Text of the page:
by Vedika Bhagat
A third world country that started its journey in 1971 with a negative growth rate (-5.5%) and with 70% of its population living below the poverty line yet deemed to be the fastest-growing economy in South Asia, surpassing China, Vietnam, and India; Bangladesh’s economy was particularly characterized by the upheavals of the Liberation war.
The war not only crippled the transportation system but also drastically affected the inhabitants of the country, who were forced to migrate. There were critical shortages of food grains and staples because of wartime disruptions.
The banking and monetary system was viewed to be unreliable. Earnings from the export of jute diminished due to the interruption of the supply of goods.
As a result, Bangladesh had to seek economic assistance from India, the United States, and the World Bank, which organized an aid group consisting of twenty-six international financial institutions to assist Bangladesh inits development.
Despite its internal challenges, external pressure from international factors, and over-dependency on foreign aid, Bangladesh’s economy has proved to be resilient and has maintained consistent economic growth.
Supported by sustained economic growth, the poverty line of Bangladesh has dropped down to 14.8% in 2016/17 from 44.2% in 1991. According to HSBC Bank, Bangladesh would be the 26th largest economy in the world by 2030.
In 1971, the main contribution made to Bangladesh’s GDP was from the agricultural sector (51%) and the services sector (41.2%).
However, as the size of its economy kept on increasing, the share of the agriculture sector reduced (This, however, doesn’t mean that the agricultural produce was low because Bangladesh attained self-sufficiency in agriculture, becoming the fourth-largest producer of rice, inland fisheries, and mango in the world).
The share of the industrial sector on the other hand was rising, which signified that Bangladesh was moving from an agrarian economy to an industrialized one.
Bangladesh made enormous strides, by finding new markets for its exports of textiles, jute, leather, yarn, and tea, which grew by 4.5% in 2018, to attract foreign investment. This was augmented by the Foreign Private Investment Act of 1980 which restored the confidence of the investors regarding the security of their investments in Bangladesh.
Furthermore, Bangladesh attracted USD 3.61 billion of FDI in 2018, the highest among South Asian countries. Since then, it’s net foreign direct investment (FDI) increased by 42.9 %.
The country also has a resonant industrial sector, which allows it to generate more employment prospects when compared to other South Asian countries, such as India, whose economies are predominantly characterized by the services sector.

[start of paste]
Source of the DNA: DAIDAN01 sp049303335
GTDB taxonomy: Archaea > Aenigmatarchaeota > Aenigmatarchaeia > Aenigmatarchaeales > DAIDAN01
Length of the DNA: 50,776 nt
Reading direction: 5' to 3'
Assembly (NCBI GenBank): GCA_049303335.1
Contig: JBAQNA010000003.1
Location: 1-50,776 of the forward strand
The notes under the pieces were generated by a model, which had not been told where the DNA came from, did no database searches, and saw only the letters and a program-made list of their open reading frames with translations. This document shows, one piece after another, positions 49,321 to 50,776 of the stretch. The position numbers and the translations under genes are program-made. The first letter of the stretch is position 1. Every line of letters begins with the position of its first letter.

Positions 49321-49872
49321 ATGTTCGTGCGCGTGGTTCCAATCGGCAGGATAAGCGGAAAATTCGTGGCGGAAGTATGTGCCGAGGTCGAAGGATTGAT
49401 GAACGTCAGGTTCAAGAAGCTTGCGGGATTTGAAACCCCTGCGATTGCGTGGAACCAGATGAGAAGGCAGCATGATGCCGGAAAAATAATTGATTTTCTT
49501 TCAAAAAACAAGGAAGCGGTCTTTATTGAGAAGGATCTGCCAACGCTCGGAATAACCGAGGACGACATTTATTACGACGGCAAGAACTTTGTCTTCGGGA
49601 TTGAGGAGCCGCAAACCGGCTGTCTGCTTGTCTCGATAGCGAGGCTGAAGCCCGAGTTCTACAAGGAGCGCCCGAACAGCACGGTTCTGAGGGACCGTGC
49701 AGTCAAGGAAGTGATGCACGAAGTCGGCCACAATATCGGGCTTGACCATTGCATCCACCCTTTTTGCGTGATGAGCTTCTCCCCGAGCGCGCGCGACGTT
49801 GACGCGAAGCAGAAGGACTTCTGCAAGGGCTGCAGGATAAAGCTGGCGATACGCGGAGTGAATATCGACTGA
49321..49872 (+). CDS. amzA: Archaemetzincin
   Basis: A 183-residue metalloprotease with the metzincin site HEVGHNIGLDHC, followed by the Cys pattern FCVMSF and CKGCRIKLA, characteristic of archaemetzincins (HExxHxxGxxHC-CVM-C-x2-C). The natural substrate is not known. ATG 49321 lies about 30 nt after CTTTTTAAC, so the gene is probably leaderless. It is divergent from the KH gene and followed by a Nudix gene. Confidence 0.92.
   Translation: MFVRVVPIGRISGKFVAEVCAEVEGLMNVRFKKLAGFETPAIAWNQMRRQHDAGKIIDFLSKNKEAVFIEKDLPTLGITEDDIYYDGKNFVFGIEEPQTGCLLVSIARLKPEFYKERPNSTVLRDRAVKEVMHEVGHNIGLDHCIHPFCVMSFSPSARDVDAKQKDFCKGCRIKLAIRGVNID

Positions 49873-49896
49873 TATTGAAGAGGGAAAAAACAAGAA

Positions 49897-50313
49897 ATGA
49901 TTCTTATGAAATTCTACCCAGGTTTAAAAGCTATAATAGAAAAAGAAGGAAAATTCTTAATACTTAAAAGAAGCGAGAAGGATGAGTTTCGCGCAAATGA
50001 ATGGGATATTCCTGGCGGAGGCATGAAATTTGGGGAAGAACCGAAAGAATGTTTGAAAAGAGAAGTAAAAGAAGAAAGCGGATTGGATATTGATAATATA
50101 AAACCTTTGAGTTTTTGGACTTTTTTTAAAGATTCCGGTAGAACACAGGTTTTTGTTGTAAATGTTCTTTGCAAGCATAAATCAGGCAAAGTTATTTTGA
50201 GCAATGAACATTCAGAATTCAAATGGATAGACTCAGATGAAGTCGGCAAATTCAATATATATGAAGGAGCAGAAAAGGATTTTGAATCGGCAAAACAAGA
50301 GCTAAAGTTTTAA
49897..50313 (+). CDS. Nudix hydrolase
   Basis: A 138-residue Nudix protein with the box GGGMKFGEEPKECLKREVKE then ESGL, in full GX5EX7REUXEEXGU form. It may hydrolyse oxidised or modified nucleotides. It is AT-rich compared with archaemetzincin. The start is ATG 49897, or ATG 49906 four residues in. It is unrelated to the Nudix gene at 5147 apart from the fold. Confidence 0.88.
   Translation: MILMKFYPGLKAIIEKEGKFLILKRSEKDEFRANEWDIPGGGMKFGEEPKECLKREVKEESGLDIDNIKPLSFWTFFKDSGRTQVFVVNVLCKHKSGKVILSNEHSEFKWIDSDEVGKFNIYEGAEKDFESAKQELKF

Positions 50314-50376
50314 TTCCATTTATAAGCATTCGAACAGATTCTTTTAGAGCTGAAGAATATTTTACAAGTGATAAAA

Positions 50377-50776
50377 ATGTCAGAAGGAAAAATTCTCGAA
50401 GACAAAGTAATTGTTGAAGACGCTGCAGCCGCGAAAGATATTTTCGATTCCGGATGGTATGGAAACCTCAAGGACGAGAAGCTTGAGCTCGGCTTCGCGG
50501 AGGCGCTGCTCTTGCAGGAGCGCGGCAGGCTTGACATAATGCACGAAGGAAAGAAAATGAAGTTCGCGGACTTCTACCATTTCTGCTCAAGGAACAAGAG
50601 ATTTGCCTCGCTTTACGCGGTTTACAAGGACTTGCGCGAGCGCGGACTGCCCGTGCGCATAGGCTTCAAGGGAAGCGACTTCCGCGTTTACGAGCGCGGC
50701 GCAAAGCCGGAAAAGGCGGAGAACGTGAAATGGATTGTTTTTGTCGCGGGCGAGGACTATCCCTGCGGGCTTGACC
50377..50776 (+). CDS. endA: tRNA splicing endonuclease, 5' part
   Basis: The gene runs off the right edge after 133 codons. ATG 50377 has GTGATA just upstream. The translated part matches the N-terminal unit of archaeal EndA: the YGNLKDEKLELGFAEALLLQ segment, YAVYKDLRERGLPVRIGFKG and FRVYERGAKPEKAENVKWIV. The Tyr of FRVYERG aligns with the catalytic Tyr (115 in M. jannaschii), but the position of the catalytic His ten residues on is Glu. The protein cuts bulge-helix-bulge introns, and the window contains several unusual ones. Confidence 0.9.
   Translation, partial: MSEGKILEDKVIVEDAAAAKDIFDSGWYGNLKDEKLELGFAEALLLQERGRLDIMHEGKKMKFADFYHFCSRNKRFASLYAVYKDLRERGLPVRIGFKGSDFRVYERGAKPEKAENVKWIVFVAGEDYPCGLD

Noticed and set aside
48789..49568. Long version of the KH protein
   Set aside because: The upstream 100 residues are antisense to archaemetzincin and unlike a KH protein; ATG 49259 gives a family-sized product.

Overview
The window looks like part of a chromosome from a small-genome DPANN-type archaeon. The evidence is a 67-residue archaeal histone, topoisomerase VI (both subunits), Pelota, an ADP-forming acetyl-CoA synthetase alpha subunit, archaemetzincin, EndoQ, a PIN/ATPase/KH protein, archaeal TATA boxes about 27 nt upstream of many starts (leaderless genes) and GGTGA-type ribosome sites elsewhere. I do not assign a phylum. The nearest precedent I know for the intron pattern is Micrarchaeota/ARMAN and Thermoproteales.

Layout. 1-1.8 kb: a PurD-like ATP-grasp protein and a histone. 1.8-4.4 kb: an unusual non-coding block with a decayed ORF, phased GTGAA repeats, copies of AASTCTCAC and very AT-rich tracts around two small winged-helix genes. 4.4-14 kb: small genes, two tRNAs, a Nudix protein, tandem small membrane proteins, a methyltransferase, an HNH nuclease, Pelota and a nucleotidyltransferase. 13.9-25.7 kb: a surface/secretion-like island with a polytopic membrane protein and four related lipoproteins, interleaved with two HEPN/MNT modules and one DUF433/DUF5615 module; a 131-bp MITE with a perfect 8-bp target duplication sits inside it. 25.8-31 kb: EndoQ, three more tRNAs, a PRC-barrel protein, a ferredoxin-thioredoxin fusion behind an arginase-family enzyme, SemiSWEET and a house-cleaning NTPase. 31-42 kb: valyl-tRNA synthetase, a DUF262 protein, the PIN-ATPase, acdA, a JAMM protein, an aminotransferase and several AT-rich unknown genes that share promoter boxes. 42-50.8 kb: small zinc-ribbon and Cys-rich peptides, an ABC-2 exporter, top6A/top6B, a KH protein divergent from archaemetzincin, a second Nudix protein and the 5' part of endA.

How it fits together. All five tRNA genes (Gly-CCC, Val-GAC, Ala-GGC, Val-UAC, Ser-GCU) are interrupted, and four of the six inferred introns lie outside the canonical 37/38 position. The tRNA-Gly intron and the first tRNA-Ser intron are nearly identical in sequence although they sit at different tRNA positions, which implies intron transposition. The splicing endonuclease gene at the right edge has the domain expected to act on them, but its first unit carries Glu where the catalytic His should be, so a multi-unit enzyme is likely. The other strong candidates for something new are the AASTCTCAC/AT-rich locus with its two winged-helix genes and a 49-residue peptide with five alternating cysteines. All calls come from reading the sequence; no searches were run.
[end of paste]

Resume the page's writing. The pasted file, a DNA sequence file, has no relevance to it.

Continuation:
The Readymade Garment (RMG) industry, which is considered to be Bangladesh’s economic backbone, is booming due to the increasing demand for Bangladeshi garments in the United States and a need for newer markets in countries like Australia, Canada, and India.
Despite the trade war between the United States and China, Bangladesh’s garment exports rose from 8.8% in 2018 to 11.5% in 2019. But we must remember that this boost is a result of low labor costs and production outsourcing as well.
Despite the growth of the industrial sector, Bangladesh is quickly moving towards becoming a knowledge-intensive economy.
As per data from the UNESCO Institute of Statistics, the literacy rates soared to 72.6% in 2016. It exported 12 industrial robots to Korea and sold a large number of refrigerators to Reliance Industries.
Furthermore, it harbors the largest freelancing community in the world, illustrating how people are becoming more innovative and adaptive in Bangladesh. This allows the country to harness the productivity of its youth.
If we look at the GDP trends for Bangladesh from 2016 to date, we can see that it has climbed from 7.1% to 8.2% in a span of merely three years. This shows that Bangladesh can emerge as the new leader if we compare it with other South-Asian countries like India, Pakistan, and Sri Lanka.
Sheikh Hasina’s pragmatic approach and policies to blend capitalistic and socialistic virtues were also one of the main reasons why Bangladesh’s economy thrived in a volatile world.
The current outbreak of the Coronavirus, however, is taking a toll on the economic growth in developing Asia, prompting to the Asian Development Bank to cut its forecasts for the region. The global supply chain has been massively disrupted.
As of March, 264 Bangladeshi garment factories have faced cancellations, which roughly amounts to USD 1.5 billion. This is not very astonishing because the slowdown in the US and EU economies have impacted the economy of Bangladesh, as we can see in the graph below.
Furthermore, travel restrictions and curfews in host countries like Saudi Arabia, UAE, Malaysia, the US implies that the migrant workers are losing out on wages and there will be an imminent impact on small businesses and start-ups.
I believe Bangladesh needs to address challenges such as enhancing human capital, improving urban management, developing infrastructure, and diversifying exports (as currently it solely relies on earnings from the RMG sector) to overcome the threats it faces due to the pandemic.
In hindsight though, the transition of Bangladesh from a poverty-stricken, desolated country into an established one has not been an easy ride. Even though fiscal pressures might pose a challenge to its growth, we can see how it has made its way quietly to the top through rapid modernization to secure a place in the global markets.